Thats a very good point

                        Comment


                        • Originally posted by Herlock Sholmes View Post
                          On the question of how Cadosch didn’t see Chapman and the ripper?

                          1. Chapman was dead when he came into the yard and on the floor with the killer kneeling beside her.

                          or even

                          2. They heard Cadosch opening the back door and ducked below the level of the fence to avoid being seen.

                          Simple.
                          Do you not think the killer would have been on a heightened state of alert, and at the first sign of him likely to be discovered would have not hung around and as we keep saying at that time of the morning and in a confined location the risk would have been too great for the killer to kill at that time of the morning.

                          Comment


                          • Originally posted by Wickerman View Post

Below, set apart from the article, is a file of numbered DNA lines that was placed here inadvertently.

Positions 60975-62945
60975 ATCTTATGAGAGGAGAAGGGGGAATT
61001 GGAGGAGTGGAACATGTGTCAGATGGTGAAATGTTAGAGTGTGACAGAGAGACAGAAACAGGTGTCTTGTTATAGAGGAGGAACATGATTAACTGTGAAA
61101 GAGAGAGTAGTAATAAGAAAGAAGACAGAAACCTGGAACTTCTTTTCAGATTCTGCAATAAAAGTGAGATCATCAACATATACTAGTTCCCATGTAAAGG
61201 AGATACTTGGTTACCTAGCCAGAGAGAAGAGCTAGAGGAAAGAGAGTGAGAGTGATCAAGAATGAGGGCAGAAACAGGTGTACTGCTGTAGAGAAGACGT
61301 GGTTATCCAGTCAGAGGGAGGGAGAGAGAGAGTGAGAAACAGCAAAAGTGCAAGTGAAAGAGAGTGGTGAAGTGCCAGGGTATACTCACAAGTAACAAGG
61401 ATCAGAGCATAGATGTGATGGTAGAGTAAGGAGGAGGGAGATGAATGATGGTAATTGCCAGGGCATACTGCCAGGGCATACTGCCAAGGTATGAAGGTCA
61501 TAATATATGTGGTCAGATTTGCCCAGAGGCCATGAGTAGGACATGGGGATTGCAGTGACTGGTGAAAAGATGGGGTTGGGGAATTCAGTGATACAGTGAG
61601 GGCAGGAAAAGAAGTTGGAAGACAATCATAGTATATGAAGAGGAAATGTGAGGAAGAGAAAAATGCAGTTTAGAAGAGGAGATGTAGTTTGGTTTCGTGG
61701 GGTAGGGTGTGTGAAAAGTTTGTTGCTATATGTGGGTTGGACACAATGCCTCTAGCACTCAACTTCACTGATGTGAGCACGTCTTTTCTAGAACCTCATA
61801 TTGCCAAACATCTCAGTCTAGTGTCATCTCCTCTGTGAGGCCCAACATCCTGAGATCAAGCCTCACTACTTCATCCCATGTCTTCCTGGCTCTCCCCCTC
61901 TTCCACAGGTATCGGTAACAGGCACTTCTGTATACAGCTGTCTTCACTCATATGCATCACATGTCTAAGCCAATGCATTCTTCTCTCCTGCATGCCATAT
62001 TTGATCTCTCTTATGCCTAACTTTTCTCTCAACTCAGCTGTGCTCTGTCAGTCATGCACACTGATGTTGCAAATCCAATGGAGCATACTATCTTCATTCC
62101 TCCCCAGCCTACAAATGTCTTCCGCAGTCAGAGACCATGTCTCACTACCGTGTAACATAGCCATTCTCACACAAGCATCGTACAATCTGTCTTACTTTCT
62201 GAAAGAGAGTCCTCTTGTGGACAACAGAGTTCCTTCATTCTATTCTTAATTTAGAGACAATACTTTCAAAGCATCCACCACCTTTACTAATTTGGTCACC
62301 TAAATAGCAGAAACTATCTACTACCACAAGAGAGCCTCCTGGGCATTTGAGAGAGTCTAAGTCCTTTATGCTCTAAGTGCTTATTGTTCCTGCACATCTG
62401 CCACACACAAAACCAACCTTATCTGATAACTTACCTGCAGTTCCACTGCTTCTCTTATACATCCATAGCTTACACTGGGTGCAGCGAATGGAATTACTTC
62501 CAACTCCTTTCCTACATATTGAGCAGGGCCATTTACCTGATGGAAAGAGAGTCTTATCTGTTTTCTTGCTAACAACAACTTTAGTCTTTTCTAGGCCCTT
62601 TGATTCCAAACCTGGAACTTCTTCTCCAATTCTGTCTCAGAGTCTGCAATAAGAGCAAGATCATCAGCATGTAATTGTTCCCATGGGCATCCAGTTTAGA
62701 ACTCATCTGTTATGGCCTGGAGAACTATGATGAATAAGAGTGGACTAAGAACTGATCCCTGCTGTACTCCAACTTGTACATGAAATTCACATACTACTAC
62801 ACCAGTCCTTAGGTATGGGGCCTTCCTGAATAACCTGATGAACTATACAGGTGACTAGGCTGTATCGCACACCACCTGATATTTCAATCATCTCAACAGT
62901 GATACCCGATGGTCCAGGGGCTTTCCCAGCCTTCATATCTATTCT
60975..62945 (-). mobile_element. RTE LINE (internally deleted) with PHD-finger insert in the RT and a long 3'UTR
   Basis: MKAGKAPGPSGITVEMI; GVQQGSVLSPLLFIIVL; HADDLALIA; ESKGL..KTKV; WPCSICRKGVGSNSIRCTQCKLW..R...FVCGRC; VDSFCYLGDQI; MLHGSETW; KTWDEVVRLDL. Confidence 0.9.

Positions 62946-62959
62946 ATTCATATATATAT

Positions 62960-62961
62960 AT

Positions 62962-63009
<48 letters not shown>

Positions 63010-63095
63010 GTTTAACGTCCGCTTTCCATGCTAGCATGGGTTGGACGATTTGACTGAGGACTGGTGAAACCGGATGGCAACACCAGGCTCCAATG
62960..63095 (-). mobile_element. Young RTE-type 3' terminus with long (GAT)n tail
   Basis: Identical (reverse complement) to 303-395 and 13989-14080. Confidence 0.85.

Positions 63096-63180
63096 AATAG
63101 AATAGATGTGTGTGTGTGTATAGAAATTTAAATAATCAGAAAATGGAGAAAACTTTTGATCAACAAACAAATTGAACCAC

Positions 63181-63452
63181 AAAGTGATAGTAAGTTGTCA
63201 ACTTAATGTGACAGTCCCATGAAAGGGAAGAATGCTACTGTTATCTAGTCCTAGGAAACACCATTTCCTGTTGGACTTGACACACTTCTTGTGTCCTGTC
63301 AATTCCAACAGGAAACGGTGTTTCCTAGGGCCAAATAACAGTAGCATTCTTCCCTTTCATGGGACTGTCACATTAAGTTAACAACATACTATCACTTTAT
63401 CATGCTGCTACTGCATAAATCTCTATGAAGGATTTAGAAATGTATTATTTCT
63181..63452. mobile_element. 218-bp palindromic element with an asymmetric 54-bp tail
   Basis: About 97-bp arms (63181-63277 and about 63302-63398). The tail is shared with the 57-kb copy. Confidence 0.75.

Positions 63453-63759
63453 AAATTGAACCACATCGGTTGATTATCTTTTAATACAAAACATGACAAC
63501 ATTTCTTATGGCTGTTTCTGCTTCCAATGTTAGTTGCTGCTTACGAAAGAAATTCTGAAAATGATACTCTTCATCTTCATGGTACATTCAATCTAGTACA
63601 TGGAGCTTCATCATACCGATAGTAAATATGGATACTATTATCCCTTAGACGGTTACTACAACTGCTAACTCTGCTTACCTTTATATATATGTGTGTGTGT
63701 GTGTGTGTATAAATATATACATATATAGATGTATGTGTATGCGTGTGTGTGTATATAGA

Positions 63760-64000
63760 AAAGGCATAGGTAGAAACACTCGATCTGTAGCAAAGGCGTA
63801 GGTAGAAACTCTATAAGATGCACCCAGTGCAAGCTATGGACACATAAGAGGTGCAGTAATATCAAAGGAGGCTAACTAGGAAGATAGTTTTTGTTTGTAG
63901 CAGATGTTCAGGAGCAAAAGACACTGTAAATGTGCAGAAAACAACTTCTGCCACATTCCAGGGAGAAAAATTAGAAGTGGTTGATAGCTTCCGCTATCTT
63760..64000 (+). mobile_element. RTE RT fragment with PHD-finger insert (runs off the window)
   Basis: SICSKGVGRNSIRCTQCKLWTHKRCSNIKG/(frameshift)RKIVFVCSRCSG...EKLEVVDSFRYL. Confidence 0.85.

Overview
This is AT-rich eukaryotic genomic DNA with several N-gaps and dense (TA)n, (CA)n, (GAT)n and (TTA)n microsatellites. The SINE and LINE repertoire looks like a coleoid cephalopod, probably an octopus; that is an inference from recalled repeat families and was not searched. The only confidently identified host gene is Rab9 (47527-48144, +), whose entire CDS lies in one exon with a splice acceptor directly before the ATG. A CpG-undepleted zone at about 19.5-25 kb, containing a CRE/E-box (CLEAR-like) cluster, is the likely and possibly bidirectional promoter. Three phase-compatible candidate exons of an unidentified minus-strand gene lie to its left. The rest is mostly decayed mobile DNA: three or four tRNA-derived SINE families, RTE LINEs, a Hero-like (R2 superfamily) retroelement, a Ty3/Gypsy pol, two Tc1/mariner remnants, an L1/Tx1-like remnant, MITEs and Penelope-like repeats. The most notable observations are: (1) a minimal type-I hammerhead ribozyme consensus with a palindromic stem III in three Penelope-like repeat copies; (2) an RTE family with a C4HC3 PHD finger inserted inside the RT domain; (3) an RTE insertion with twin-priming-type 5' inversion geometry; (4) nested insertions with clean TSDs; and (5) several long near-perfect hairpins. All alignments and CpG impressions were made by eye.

In all fairness George, any padlock on the cellar door should be at the left side, as we look at it. The house door handle/latch is at the left side when the door closes, so we must expect the cellar door to be mounted in the same way.
                            I'm assuming the red line is intended to indicate line of sight? Yes.
                            Hi Jon,

                            There are really too many variables and unknowns for us to be able to reconstruct the way the cellar door and canopy were that morning. I think that two factors are being combined in these discussions, and I think they should be separated.

                            Factor 1: Richardson had been checking the padlock for 2 months on market days. Here's what Doc suggested in his post #151:
                            If Richardson was in the habit of regularly checking the cellar door lock, which we know he was, he would have had a simple routine way of doing it. He probably every time did something like, went down one step, took hold of the canopy for support, and bent down a little, glanced across, and then satisfied, he would leave. It would have been a simple routine taking a few seconds.